By Robert Lehrman
Even Richard M. Nixon rebelled.
This pragmatic president told his speechwriters in 1970 that he didn’t want the traditional “laundry list” State of the Union speech. No “pragmatism,” he insisted. “I want an idea speech.”
At one point, Nixon put his feet on the desk and said, “Good God. Agriculture in a State of the Union isn’t worth a damn.”
He wasn’t the only one who disliked the 222-year tradition that President Barack Obama carries on Tuesday night.
It’s common for a president’s enemies to skewer what we now call SOTU—“platitudes, platitudes, platitudes,” one described Obama’s last year.
But plenty of others hate it, too. And for the usual reasons—it’s:
Dishonest: No matter the real state of the union, presidents always assert it’s strong. Despite the economy, Obama said those very words (“our union is strong”) in 2010, saying he’d “never been more hopeful.”
Dumbed down: One academic has blasted the SOTU for abandoning the complex language of George Washington—about the reading level of a college graduate—for the language of grade-school kids. Last year, Obama’s was rated 8.7. (This op-ed? 8.0.)
Theatrical: “Policy demands packaged in pomp and circumstance,” writes one blogger. The ceremonial parade in, the scripted applause lines, the saccharine tributes to guests in the balcony. That’s a lot of pomp.
Endless: One White House speechwriter asked his mom for advice before writing one. “Keep it short,” she said. Washington’s was 1,087 words—a few hundred longer than this piece. In 2000, Clinton’s was 7,452. Last year? 6,800.
There are other complaints: partisanship, a disgracefully short opposition response and, yes, platitudes. So should we all ignore what Obama says on Tuesday? No.
The fact is, this imperfect tradition deserves two cheers, at least. It is—gasp!—useful. Anyone listening or reading on Tuesday can learn a lot. Because the speech is a:
Guide for what’s ahead: Like movie trailers, the State of the Union previews what will happen. Really. In the past 50 years, presidents averaged about 36 requests per SOTU. Even with divided governments, about 41 percent on average become law. Disregard the platitudes. Find the policy. Like Waldo—it’s there.
Statement of broad themes: The address lays out big themes that divide the country. Woodrow Wilson, who restored the SOTU to oratory rather than a written message, did it partly to show he was as vigorous as his Rough Rider predecessor, Theodore Roosevelt. He also did it because he believed in activist government—calling for things that left even Democrats aghast. Obama will also outline ways he favors activist government, setting the stage for next fall’s debate.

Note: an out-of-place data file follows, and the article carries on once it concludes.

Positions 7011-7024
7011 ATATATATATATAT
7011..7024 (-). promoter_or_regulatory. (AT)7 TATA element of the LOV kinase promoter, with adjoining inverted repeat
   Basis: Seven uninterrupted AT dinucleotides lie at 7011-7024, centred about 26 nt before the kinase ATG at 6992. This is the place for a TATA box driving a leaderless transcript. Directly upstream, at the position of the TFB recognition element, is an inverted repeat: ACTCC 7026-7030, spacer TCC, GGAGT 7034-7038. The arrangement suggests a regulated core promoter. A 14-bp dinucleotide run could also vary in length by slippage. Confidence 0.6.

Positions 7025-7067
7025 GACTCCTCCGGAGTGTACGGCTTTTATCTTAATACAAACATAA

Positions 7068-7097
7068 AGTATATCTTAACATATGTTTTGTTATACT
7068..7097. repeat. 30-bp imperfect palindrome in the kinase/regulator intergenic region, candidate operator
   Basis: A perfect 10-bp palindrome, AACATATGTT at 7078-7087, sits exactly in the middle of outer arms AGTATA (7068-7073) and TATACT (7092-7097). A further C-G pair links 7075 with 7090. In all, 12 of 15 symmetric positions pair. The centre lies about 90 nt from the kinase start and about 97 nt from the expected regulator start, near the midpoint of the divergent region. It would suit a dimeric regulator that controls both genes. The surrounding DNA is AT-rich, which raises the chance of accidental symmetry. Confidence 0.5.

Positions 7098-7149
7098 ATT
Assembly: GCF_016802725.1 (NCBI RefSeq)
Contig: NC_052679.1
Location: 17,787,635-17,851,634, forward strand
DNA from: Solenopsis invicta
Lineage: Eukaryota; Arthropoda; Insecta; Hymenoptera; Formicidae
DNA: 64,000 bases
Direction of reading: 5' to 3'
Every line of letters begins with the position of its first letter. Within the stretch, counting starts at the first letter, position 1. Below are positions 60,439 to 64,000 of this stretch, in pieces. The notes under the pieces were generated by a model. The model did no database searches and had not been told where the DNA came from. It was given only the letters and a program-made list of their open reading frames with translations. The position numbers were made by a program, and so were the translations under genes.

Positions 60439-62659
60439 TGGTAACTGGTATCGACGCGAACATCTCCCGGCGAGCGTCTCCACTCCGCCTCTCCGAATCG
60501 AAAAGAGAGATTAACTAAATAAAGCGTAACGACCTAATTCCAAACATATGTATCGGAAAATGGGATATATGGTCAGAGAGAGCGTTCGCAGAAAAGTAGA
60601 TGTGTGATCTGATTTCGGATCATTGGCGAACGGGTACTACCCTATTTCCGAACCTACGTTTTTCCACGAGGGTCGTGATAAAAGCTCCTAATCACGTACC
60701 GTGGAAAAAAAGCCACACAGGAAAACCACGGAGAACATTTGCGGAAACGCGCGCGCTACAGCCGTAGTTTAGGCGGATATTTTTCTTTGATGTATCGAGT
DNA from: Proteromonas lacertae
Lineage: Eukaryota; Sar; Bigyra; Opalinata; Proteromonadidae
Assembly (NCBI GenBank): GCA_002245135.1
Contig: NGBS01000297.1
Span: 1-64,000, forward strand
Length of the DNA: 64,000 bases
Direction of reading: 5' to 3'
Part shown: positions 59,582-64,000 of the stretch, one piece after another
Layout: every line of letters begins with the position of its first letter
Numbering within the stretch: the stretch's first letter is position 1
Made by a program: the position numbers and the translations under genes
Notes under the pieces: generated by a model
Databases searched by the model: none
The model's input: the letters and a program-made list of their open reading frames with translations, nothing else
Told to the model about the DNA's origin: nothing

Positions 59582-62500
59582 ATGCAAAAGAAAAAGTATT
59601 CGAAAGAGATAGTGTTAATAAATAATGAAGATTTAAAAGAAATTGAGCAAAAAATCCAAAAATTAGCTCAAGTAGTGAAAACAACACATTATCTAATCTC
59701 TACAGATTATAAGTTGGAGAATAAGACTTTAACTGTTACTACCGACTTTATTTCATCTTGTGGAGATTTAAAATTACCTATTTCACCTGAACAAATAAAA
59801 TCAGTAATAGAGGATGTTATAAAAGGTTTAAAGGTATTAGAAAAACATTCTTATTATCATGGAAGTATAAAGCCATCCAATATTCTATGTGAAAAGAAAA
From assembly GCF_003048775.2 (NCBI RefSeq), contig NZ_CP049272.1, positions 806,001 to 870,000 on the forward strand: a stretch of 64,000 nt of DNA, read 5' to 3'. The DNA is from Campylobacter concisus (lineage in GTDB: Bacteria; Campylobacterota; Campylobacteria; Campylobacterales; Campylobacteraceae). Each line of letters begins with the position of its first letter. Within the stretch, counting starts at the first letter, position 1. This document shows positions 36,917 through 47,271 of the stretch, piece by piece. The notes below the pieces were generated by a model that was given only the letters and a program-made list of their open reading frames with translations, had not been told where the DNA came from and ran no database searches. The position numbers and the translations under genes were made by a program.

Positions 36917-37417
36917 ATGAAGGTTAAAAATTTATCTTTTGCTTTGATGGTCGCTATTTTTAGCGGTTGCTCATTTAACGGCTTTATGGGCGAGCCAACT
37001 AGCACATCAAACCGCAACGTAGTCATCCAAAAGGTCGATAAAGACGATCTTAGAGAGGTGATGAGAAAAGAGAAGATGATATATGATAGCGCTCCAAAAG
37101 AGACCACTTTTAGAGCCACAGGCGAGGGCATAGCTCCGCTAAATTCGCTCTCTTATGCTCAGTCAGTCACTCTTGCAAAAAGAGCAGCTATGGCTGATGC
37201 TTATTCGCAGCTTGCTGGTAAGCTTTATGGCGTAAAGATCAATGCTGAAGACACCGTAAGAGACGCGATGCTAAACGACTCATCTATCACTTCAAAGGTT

Blueprint Americans can understand: Is the reading level of today’s SOTU too low? Not if you think most of the 40 million or so Americans tuning in deserve to grasp it. Americans average a seventh-grade level. Four out of ten Americans would have trouble reading even last year’s speech. How many more should we cut out? Really, that most Americans will be able to watch, read—and understand—Tuesday night’s speech is a virtue.
Sometimes a really historic document: Most of the 220 SOTUs aren’t worth reading now. But some are, and for good reason. Take 1822, when President James Monroe announced what’s now called the Monroe Doctrine. Or 1941, when President Franklin D. Roosevelt unveiled the Four Freedoms.
Or 1961, when a speechwriter named Ralph Williams wrote a line that President Dwight Eisenhower liked. Now Ike’s most memorable line is that warning about the “military-industrial complex.”
And that laundry list?
“People like laundry lists,” says former chief Clinton speechwriter David Kusnet, who helped write several SOTUs.
Why? For the same reason Civil War soldiers, who originated the phrase, started making them: to keep track of clothes they needed back from the cleaners. Sometimes we need a list of the tasks ahead—even if the prose needs work.
Back in 1970, White House speechwriters were frantically trying to give their anti-laundry list boss what he wanted. Against drugs in theory, the administration let White House doctors give speechwriter Ray Price the drug many anti-war activists loved: speed. After two amphetamine-fueled all-nighters, Price saw the result. His desk appeared both in front of him—and against the far wall. Luckily, a young aid Richard Blumenthal, now a Democratic senator from Connecticut—saw him safely home.
“It was unsettling,” Price said.
When Blumenthal takes his seat in the House chamber Tuesday night, expect him to draw on decades of experience to examine Obama’s version of America’s laundry list. We should, too.
Because buried inside the sentences and paragraphs of chaff, we’ll find what, in 1970, Nixon wanted: ideas.
Maybe even about agriculture.
Robert Lehrman served as a White House chief speechwriter for Vice President Al Gore. He is author of The Political Speechwriter’s Companion and an adjunct professor at American University, where he teaches speechwriting, and co-runs the blog Punditwire. This article originally appeared in Politico.
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